Amazon has yet to officially comment on yesterday’s wild rumor that the retailer plans to open 300 to 400 hundred stores, but what they are saying off the record would fill pages.
In addition to an off-the-record denial last night, word is now leaking out that Amazon is thinking about opening a much more plausible dozen or so stores in the next year or two, not hundreds.
The Internet retailer plans to open more brick-and-mortar bookstores following the unveiling last year of one such location here in its hometown, according to a person briefed on the matter who spoke on the condition of anonymity to discuss confidential plans.
But the company’s plans for physical stores are modest, this person said, especially in comparison with reports of an expansion suggested by an unusual source, the chief of a large shopping mall operator.
The NYTimes did not share specifics or have any additional detail, however.
At this point we have three anonymous sources contradicting the word of one mall operator CEO who blabbed Amazon’s secrets during an earnings call.
Which do you believe?
Edit: Don’t believe the CEO; he’s retracted his remarks and said that his remarks were “not intended to represent the company’s plans.”
I am still waiting for convincing evidence that the original source knew what he was talking about, but others aren’t so cautious.
Writing over at Vox, Matt Yglesias concluded that because Amazon is “driven by a relentless desire to conquer everything in its path, and brick-and-mortar retail is a thing”, the retailer must be planning to open more stores.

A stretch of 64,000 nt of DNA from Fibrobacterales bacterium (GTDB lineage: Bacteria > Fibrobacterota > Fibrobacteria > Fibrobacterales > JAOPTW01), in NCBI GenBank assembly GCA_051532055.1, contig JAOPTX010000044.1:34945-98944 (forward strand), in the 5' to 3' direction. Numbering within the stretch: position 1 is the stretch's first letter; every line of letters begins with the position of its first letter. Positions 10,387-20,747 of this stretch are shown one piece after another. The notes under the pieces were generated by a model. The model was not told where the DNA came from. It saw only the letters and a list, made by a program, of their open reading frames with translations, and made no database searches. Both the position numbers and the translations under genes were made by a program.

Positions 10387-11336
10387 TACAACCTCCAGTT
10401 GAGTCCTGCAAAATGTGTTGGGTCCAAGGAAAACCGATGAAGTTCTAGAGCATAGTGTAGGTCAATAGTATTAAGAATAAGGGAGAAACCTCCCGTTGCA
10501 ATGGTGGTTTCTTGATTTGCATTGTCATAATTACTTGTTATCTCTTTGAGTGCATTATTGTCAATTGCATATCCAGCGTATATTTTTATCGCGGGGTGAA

The Vox piece is good for an eye roll or two. After first waving his hands at an explanation for the initial focus on bookstores, Yglesias then goes on to misunderstand what the mall bookstores could be used for:
A store can be a same-day delivery hub
The bigger, less irony-laden thing that Amazon is working on right now is same-day delivery for Amazon Prime members. Currently, same-day delivery is sporadically available — for some products, in some cities, some of the time. It feels kind of like magic when it works, but it’s not nearly predictable enough right now to be a real driver of business rather than an impressive occasional delight for custom.
Yeah, Amazon doesn’t need a chain of stores to serve as delivery hubs; warehouses would fill the need better than retail stores, and even in urban areas they would be cheaper, too.
Furthermore, you couldn’t carry enough stock in a store the size of Amazon Books to offer a diverse selection for delivery; at 5,500 sq ft, it just isn’t big enough.
Yglesias disagrees, writing:
The geography of same-day delivery depots, in other words, looks a lot like the geography of classic big-box stores. You wouldn’t have just one Borders serve an entire region. Instead, a given metro area would feature one or more downtown locations plus a bunch of mall spots in the surrounding suburbs. The goal was to ensure that nobody who bought books regularly was ever all that far from a Borders.
The problem with this is that in the DC metro area Amazon is serving same-day delivery from their existing warehouses. I live in suburbia about 40 miles outside of DC, and I can get thousands of products besides books delivered the same day (and so can the Maryland side of the DC metro area).
So no, stores aren’t required. Looking at how Amazon currently operates, retail stores would almost be redundant for that purpose.